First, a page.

A haunting specter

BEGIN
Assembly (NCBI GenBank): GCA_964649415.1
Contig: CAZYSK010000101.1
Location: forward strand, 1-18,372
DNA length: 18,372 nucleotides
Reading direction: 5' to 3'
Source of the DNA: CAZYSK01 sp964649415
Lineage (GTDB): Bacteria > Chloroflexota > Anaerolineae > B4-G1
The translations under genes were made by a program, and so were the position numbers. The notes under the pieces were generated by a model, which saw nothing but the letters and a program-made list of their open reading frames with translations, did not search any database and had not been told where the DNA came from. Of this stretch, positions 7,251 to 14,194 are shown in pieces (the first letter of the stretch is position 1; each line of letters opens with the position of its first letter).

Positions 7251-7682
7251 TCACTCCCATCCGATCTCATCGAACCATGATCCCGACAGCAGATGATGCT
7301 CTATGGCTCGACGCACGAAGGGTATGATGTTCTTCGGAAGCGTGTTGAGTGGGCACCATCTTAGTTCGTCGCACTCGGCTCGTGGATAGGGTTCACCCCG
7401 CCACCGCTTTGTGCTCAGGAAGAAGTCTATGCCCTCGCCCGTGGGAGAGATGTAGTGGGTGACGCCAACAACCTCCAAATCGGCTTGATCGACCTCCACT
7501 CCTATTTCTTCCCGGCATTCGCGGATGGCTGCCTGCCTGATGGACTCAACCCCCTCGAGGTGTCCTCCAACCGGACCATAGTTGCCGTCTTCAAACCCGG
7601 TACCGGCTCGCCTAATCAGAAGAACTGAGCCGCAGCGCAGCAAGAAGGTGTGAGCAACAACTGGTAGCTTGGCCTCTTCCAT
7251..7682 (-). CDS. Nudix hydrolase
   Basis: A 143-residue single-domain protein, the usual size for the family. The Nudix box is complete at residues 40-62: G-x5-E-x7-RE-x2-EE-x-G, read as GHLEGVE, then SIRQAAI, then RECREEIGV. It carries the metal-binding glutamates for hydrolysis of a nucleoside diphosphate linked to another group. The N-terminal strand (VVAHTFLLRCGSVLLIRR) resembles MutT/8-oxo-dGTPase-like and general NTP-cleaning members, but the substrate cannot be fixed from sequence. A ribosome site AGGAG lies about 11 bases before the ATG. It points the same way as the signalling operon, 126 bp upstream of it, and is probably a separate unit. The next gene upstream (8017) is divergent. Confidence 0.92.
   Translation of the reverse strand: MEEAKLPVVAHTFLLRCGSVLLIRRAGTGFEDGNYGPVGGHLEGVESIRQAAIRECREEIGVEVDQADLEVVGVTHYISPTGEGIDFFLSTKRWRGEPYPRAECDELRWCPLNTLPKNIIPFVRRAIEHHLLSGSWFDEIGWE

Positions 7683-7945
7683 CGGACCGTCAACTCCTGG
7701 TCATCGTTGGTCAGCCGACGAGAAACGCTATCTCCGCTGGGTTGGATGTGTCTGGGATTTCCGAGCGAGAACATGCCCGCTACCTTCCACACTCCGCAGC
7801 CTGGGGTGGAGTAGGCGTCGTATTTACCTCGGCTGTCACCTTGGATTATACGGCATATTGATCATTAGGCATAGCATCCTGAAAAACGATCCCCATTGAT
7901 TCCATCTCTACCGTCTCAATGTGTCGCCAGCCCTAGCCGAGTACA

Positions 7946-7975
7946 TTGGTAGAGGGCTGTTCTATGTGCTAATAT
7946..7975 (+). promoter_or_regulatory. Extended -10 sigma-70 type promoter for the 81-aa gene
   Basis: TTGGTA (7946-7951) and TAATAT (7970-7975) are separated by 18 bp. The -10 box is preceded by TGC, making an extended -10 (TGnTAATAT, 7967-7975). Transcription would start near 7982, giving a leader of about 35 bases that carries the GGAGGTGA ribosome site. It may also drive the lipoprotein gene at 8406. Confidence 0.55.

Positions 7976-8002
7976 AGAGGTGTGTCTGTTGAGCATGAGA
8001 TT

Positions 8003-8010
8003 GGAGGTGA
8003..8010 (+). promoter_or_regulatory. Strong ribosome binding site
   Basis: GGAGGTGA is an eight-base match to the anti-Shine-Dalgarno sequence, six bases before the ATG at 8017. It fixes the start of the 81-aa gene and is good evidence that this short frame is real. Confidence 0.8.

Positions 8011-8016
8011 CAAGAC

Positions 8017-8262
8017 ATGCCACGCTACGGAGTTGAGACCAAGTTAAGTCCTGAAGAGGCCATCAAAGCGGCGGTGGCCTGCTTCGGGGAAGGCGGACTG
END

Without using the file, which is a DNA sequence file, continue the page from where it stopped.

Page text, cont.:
I know very well how strongly you feel about this contingency and how often you have said that a boy carrying the bag and replacing divots, even though he is afflicted by hiccups, is an essential part of a golf match. When he has disappeared, you have often said, a human element and a human hazard has also left the game. We know how the specter of pulling a golf cart has always haunted you, and we know also that your aversion does not arise because of class distinction but because of your innate fondness for the game. We know the extraordinary steps you have taken in order to avoid this danger. It was you who had plumbing, something which none of us quite frankly had ever thought of associating with caddies, added to the caddie house. It was you, too, when this change was made, who defrayed from your own pocket the cost of a caddie room equipped with easy chairs, magazines and checkerboards. It is not your fault that the chairs are hardly ever used or the checkerboards, either, because the young men, when inside, are invariably on their knees shooting craps. It may disturb you, but also-interest you, that a recent delegation from the Board of Governors to the caddie room discovered there a 5� gambling machine contributed by Old Ned, who oversees its operation. In fact, we believe that this explains why Old Ned has been very anxious lately to convert nickels into dollar bills and why all the tills at Happy Knoll are filled with only nickels. I do not like to use the word "racket" in connection with Old Ned, but then perhaps the Happy Knoll Country Club is merely the great world in microcosm. It further appeared when our committee looked into the affairs at the caddie house, that certain of the young men have been selling packets of recently invented non-anxiety pills for nervous and unsteady players. This seemed preposterous until pills were discovered behind a pile of